In its broadest sense, a shrine is any structure or place where worship or devotions are offered to a deity, spirit, or sanctified person. It may take many forms: a simple pile of stones, as in Tibet and Central Asia; an altar to family ancestors, as in East Asia; a cave or natural rock formation, as in Pre-Columbian America; a jewelled reliquary; or a vast pilgrimage church in Europe. In reference to the ancient world, the term ‘shrine’ is often used as an alternative to chapel, temple, or sanctuary (...

Article

Term referring to the central carved panel of a winged altarpiece, especially used of late medieval German altarpieces.

Article

Siddur  

Edward van Voolen

The term commonly refers to the book containing the order of the regular Jewish prayer service for weekdays and the Sabbath, in contrast to the Machzor, which includes the liturgy for the yearly festival cycle. Codified from the 9th century ad onwards, the siddur and machzor were originally one unit, the distinction in terminology and content dating from the High Middle Ages. After the invention of the printed book, small-format siddurim were printed for individual use. The text itself was rarely, if ever, illustrated. The earliest title pages, printed in Italy ...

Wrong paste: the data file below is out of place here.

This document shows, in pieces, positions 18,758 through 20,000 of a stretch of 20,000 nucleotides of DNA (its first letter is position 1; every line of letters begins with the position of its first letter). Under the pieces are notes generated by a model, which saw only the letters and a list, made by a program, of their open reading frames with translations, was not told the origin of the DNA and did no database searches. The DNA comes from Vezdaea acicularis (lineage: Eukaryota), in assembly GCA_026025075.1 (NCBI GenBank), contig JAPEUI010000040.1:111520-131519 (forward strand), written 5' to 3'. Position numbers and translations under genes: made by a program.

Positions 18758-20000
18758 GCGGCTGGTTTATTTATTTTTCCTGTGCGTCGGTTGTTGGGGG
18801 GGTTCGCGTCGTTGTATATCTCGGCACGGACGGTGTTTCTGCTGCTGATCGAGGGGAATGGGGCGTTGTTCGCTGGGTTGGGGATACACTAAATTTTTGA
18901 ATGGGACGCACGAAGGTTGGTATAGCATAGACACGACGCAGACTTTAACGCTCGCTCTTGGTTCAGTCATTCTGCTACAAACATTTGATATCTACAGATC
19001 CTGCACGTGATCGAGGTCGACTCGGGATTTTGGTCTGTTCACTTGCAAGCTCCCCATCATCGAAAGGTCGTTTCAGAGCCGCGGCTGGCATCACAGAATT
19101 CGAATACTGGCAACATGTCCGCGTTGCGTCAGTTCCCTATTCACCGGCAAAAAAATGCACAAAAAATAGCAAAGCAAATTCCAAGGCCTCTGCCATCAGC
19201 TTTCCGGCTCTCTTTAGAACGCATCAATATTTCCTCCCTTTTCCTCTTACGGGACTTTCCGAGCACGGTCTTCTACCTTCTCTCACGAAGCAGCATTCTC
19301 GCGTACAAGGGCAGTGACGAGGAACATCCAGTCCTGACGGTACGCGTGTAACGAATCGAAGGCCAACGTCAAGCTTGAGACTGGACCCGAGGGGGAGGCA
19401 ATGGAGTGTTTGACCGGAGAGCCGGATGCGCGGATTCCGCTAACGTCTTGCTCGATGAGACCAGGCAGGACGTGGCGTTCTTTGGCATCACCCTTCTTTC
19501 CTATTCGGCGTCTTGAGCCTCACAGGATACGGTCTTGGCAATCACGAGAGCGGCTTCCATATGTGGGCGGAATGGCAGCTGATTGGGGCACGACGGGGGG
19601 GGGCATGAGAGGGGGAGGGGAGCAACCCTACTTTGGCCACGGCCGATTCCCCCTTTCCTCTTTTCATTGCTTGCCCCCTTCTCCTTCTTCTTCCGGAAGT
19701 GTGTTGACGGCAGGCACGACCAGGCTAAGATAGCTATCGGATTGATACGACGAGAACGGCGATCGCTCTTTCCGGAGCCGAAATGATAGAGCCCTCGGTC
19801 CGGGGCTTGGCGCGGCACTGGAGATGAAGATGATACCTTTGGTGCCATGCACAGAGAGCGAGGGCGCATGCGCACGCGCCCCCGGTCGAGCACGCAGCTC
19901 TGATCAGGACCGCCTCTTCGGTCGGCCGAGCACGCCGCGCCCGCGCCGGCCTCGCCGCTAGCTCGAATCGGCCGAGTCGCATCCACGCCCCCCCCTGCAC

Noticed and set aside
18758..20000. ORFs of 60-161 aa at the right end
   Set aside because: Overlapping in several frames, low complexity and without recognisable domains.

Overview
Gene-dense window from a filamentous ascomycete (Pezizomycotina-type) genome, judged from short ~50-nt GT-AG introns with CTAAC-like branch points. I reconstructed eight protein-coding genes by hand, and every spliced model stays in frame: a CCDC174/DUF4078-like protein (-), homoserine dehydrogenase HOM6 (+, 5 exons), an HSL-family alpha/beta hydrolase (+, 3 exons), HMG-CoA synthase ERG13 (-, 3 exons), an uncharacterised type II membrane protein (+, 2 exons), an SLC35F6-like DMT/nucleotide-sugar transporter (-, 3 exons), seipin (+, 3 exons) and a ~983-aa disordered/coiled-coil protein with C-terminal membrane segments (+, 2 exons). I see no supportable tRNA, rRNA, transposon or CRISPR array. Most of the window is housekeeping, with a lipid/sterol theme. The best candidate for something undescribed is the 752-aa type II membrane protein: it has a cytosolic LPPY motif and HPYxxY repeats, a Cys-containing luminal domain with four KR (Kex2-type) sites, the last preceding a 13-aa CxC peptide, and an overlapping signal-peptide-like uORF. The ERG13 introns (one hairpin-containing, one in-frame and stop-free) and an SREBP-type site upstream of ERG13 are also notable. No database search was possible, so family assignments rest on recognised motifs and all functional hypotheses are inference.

Article

Situla  

Pippin Michelli

Bucket-shaped vessel, often used in a Christian context to contain holy water. Late Antique examples include two fine glass situlae in the treasury of S Marco, Venice: one, probably dating from the 4th century ad and made in Rome or Alexandria of purple glass, bears deeply carved Dionysiac figures; the other, perhaps of 6th- or 7th-century date, is decorated with hunting scenes. The most elaborate surviving situlae, however, are Ottonian. Made from a single piece of ivory and lavishly carved, these four examples range in height from 145 mm to 185 mm (Milan, Tesoro Duomo; Aachen, Domschatzkam.; London, V&A; New York, Cloisters). They are difficult to date precisely on grounds of style, inscription, or iconography, although they can be associated with Ottonian imperial circles....

Article

Anne-Françoise Leurquin

Manual for religious and moral instruction commissioned by Philip III, King of France (reg 1270–85), from his confessor, the Dominican Frère Laurent. The work was finished in 1279–80 and was a literary success. Over 100 manuscript copies have survived, with printed editions appearing in the 15th century, and translations were made into English, Castilian, Catalan, Italian, Dutch and Occitan....